The year 1899, the first of the new limited company, was a record one for cotton, which made bigger profits than in the previous twenty years, and for engineering, which could not secure raw material supplies as fast as they were wanted. The unemployment figures of the Amalgamated Society of Engineers in that year were down to 1.8%

The launching of the Company and the first move to Park Works in 1901 marked as big an epoch in the history of the firm as did the drawing up of the articles of a partnership in 1852. It is worthwhile taking a more careful stock of’ the position of the enterprise at the beginning of a new phase of its history and at the beginning of a new century. Technically it had moved far from the roller making enterprise of the first Mathers: physically it had increased greatly in size from the Salford Iron Works plant of 1845. From a financial point of view it was a safe enterprise, far safer than most of the companies floated during the cheap-money atmosphere of 1894-6.

The physical assets of the new company, before the acquisition of the Newton Heath property, consisted of three and a half acres of freehold land within half a mile of the Manchester Royal Exchange, and other leasehold properties, fixtures, machinery and stock, together worth considerably more than the preference capital. Other assets included ample working capital; the goodwill associated with one old established successful family business and the younger company of Dowson, Taylor & Co. Ltd, as well as a set of patents sufficient to make any competitor feel envious. The annual average combined profits of the two firms in the middle nineties were sufficient to pay the dividend on the new issue of preference capital more than three times over (1). The hard work of “Cast Iron Colin” and his associates and successors was now paying good dividends, and the accumulation of capital through laborious personal savings in the middle years of the century had provided a successful basis for the appeal to the capital market.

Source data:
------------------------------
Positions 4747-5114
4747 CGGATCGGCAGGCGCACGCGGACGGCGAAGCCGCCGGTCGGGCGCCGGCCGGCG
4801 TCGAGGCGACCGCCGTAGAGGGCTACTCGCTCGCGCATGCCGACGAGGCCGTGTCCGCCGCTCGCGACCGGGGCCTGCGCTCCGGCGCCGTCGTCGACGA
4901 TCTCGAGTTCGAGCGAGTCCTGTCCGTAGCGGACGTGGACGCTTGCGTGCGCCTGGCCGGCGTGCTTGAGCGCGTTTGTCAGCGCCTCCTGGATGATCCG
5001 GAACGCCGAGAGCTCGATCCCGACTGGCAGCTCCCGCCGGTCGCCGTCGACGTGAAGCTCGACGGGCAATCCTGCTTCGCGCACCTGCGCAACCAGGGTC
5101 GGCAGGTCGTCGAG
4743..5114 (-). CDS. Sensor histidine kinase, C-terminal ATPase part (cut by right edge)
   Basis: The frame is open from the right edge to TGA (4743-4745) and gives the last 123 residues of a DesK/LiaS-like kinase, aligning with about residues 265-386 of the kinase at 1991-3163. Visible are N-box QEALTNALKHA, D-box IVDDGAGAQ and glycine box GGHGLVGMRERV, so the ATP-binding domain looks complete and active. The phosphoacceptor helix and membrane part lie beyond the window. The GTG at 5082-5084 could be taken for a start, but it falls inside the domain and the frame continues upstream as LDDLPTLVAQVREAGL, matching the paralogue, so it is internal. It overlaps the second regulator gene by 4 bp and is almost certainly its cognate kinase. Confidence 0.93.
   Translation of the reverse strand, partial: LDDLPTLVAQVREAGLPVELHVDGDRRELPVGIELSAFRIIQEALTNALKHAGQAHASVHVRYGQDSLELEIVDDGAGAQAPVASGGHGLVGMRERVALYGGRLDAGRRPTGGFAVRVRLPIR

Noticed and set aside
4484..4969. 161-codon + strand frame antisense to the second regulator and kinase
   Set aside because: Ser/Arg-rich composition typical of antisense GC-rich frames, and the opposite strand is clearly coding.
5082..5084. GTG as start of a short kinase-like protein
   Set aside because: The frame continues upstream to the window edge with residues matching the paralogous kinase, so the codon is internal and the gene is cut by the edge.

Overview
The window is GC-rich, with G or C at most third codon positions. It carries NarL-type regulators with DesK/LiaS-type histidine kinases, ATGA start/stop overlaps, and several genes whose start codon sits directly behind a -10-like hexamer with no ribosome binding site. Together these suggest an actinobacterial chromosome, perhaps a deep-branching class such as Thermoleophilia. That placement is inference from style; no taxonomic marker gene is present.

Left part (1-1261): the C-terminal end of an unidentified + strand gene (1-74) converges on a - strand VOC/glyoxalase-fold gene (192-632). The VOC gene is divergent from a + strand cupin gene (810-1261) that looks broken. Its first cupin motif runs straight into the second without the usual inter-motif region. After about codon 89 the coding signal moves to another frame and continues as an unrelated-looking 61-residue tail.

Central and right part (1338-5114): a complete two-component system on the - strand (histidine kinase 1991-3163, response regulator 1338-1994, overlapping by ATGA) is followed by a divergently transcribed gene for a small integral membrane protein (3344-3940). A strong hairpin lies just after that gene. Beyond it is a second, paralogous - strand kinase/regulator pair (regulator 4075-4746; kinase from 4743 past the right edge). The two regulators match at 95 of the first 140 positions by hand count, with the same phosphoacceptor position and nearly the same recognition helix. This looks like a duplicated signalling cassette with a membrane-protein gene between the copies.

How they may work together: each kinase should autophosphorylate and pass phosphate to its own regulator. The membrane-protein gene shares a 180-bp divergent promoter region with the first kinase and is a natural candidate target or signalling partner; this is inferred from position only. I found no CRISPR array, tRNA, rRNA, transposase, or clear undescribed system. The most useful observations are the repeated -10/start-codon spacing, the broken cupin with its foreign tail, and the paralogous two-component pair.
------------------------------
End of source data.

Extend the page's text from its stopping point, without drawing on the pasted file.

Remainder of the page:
William Mather was Chairman of the new Company and there were four managing directors John Platt, Edward Hopkinson, John Taylor and John Wormald. The other directors were Colin Mather, son of “Cast Iron Colin", John Milligan, Hardman A. Earle, J. J. Holden, W. Ernest Mather and. Alfred Willett.

The inclusion of Sir William’s son, Ernest Mather, who had just left Cambridge, showed that although the company had become a public one, the family tradition was to continue. It was to remain in the twentieth century as a distinctive element in the further growth of the firm. Of the present Board of Directors, six have direct family connections with their predecessors and. the other three are very long serving’ members of the Company.

(1) Chartered Accountants’ Statements, 30 November and 21 December 1898. See Manchester Guardian. 21 January 1899.